There is a saying among journalists, "if it bleeds it leads." Too often our attention is drawn to the blood and gore of life but what of the people who are quietly going about their lives looking each day to make this earth a better place and publishing books with titles like World Healing, World Peace? What of the people who are giving thousands of poets a forum to give voice to their creative ideas and heartfelt emotions lighting up the world?

Recently, I had a chance to talk with William S Peters Sr or 'just bill' about where his nearly 50 years in publishing, writing books and poetry is taking him. I started to think about each of us, whose lives he has touched in such a warm and generous way. I started to think about our responsibility.  Of course, we can and should continue to enjoy the ways he provides a forum for our voices, through anthologies, personal appearances and individual conversations. We should follow and take pleasure in his leadership as he guides us into places where our voices can change the world, whether it is a world a thousand miles away where someone reads our poems or down the street where we do a book reading or talk to a friend in a cozy cafe.


As a part of this community of humanity, we have the privilege to tell others about both our own part in creating healing and peace in the world and Bill Peters' way of making our contribution possible through the written and spoken word.


If you are one of the thousands of poets whose life has been touched by William S. Peters Sr., thank him by sharing his message with someone today. And then look around at who else nourishes your community and share their message.


We are all connected! One of us knows someone who knows someone who chooses Noble Peace laureates and in so doing extends the laureates influence to an even greater number of people. One or two of us knows someone who knows the President of the United States or another world leader. At least three of us know of bookstores where there are book readings and workshops. Thousands of us know people in powerful positions within a country, community or family, who can be touched by our collective voices. Sharing a personal and collective message grows the positive impact. The ability to dry the tears of a million of children is amplified. We need to sow and nourish the seeds we have been given.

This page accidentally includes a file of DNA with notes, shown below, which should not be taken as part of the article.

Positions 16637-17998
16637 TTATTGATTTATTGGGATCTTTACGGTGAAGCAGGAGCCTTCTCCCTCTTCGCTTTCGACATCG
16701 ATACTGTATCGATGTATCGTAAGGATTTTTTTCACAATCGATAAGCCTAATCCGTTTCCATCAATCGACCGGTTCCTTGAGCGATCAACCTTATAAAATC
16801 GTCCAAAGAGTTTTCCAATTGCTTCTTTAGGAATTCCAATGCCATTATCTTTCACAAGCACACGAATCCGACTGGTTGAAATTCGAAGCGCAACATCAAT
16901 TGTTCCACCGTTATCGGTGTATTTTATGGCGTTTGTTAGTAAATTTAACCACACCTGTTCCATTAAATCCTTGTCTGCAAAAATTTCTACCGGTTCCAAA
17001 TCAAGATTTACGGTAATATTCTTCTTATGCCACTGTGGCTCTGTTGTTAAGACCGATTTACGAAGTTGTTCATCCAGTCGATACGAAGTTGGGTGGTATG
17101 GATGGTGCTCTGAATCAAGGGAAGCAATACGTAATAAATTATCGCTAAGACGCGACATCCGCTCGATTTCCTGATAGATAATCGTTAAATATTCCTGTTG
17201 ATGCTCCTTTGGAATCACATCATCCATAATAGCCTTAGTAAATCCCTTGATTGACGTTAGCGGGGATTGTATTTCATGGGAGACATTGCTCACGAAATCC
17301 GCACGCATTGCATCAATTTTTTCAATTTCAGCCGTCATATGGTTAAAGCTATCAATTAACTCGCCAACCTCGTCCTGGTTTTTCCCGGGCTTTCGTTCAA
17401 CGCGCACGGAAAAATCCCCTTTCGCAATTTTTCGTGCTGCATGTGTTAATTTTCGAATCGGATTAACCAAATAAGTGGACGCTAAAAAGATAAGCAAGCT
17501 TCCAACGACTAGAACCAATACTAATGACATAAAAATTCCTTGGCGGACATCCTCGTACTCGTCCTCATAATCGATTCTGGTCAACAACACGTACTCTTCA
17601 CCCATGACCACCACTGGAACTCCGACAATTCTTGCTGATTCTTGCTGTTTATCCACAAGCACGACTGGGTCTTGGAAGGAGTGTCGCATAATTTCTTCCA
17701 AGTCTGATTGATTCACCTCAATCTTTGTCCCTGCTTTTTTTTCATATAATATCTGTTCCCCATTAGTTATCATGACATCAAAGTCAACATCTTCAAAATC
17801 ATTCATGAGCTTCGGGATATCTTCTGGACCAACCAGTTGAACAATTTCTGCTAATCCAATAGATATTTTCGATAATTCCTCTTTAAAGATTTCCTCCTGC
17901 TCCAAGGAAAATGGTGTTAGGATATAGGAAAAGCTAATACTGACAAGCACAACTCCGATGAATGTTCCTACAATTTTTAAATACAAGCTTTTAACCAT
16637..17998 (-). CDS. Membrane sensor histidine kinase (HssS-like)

As Bill says, "I have always likened Life to that of a Garden. So, for me, Life is simply  about the Seeds we Sow and Nourish. All things we “Think and Do”, will “Be” Cause and eventually manifest itself to being an “Effect” within our own personal  “Existences” and “Experiences” . . . whether it be Fruit, Flowers, Weeds or Barren Landscapes!"


Who do you know?

Jiggling Eyes, Genetics and The Potential to Recover

"My eyes jiggle when I jump up and down like this ..." The six year old boy demonstrated in my clinical treatment room.


"He can't tell the difference between orange and red or between purple and blue, since the accident." His mother voiced her concerns, explaining the details of his fall two days earlier. "He hit his face on a chain link fence and bruised his elbows."